Friday, October 7, 2011

Watershed Tour (ink on paper)

5 October finds us on a bus tour of the north east section of the South Nation River, sketching in my journal when as we stop at various places. For eight years now, the South Nation Conservation [Authority] has replaced the old Fisheries Committee tour of fisheries projects with a generalized tour of their activities in some quarter of the South Nation drainage. This year it was the northeastern portion of the watershed, which we have seen the least of, and featured projects such as water source protection, manure treatment, bog flora in the Alfred Bog, forest management in LaRose Forest, and seining up Silversides at Jessups Falls Conservation Area.

Our first stop is an organic farm, where a fence was being built to keep cattle out of the creek. We are attended by a flock of companionable turkeys, which I sketch as the project is explained to our group.

When the bus arrives at the LaRose Forest pavillion so that we can hear presentations on forest management and native herbal lore, I decide to sit in the sun at the foot of a Red Pine to stay out of the chill wind, and Fred brings me a Lactarius chrysorhea mushroom. There are so many things to notice about it!






If you can read the notes on this page of my journal, you will see that the seining demonstration came up with a Brook Silversides - the first one found SNC staff in the main channel of the South Nation River! This huge fallen Willow tree reminds everyone of a dragon, and is a favorite vantage point for fisher people and for basking turtles. You can see the bridge in the distance on the right, just downstream of Jessups Falls, which isn't really a falls anymore, because it was blown up to let logs past in the 1800's.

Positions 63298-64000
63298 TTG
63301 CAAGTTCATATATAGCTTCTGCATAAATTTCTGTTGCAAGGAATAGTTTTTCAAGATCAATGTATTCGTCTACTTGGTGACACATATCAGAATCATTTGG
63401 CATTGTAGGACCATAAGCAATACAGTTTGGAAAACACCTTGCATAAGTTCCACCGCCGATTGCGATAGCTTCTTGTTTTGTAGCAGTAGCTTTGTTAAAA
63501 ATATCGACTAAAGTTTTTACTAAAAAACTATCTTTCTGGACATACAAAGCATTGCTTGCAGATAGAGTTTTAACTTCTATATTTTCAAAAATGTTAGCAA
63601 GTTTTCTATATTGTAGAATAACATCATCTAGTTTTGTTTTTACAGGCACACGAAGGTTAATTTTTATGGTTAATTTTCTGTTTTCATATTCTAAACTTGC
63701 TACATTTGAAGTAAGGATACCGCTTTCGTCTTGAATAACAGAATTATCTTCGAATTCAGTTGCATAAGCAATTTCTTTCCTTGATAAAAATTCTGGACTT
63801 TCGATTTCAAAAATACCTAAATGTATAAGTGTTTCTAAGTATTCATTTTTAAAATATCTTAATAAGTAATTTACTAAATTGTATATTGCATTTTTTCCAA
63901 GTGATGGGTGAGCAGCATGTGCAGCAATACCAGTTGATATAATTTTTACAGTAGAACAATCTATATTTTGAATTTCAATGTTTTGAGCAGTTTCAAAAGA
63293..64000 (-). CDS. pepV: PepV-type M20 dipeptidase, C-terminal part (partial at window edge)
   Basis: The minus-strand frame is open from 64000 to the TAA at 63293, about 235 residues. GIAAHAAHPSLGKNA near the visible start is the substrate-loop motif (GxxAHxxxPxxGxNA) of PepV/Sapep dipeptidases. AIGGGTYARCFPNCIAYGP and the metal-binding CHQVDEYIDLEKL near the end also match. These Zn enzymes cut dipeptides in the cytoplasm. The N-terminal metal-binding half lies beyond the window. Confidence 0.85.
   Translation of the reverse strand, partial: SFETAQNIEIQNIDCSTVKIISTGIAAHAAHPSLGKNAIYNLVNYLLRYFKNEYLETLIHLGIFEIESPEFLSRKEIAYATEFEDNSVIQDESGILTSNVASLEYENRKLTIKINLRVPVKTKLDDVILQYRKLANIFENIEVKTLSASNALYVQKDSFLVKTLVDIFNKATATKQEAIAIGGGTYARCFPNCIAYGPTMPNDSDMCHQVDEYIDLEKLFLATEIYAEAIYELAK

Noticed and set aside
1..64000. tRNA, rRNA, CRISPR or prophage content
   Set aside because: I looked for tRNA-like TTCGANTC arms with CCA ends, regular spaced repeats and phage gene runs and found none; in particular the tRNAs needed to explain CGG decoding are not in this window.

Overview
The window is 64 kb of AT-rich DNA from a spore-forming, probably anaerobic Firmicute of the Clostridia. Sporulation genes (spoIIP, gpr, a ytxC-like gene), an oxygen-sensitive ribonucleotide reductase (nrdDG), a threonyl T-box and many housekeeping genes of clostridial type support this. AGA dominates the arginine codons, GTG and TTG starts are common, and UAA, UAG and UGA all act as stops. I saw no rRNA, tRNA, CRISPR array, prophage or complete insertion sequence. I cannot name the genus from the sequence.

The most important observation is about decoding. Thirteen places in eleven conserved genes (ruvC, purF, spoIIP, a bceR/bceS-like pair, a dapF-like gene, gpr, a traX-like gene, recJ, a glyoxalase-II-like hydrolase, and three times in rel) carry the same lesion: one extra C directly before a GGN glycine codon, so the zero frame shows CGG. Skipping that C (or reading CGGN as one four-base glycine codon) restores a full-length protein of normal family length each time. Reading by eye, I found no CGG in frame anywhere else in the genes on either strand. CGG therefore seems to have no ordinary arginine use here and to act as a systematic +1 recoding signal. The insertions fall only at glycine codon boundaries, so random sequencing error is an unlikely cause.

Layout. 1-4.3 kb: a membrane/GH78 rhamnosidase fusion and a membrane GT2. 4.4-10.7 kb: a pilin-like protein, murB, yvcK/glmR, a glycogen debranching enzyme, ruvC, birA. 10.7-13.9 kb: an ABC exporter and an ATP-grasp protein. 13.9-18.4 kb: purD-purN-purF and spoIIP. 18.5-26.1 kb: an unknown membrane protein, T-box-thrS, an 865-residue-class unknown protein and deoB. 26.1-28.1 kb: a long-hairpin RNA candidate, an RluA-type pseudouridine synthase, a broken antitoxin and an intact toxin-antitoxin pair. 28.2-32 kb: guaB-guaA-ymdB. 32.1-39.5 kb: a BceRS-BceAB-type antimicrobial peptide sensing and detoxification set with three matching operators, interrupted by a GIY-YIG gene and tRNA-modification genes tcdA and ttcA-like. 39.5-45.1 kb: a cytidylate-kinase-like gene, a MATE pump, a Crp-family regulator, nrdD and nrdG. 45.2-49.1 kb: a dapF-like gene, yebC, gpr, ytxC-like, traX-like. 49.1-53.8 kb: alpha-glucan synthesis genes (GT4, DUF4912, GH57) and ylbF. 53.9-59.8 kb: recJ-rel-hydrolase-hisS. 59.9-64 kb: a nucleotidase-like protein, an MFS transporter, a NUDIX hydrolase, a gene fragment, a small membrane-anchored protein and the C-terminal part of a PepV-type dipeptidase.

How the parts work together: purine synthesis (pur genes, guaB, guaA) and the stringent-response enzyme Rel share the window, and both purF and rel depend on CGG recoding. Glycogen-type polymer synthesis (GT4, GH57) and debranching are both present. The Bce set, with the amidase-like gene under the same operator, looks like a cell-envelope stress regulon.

This little Tamarack reminds me of the one I painted in Alfred Bog after our first daughter Elsa died in 1985. The raffling of that painting contributed to the funds that the Ottawa Field Naturalist Club needed to purchase and conserve the first portion of the bog. Now the whole central area is protected, and planning is going forward to preserve its water level from peripheral drainage.

Soft white tufts of Bog Cotton sedge wave above the little tree, and a wonderful diversity of bog plants rejoice all around it. I sit on the boardwalk to sketch as the tour walks past me, pointing out Pitcher plants and red-berried holly bushes, and our old friends Labrador Tea and Leatherleaf, and many others. The sun is warm on my back, and being low among the bog vegetation protects me from today's cool wind.

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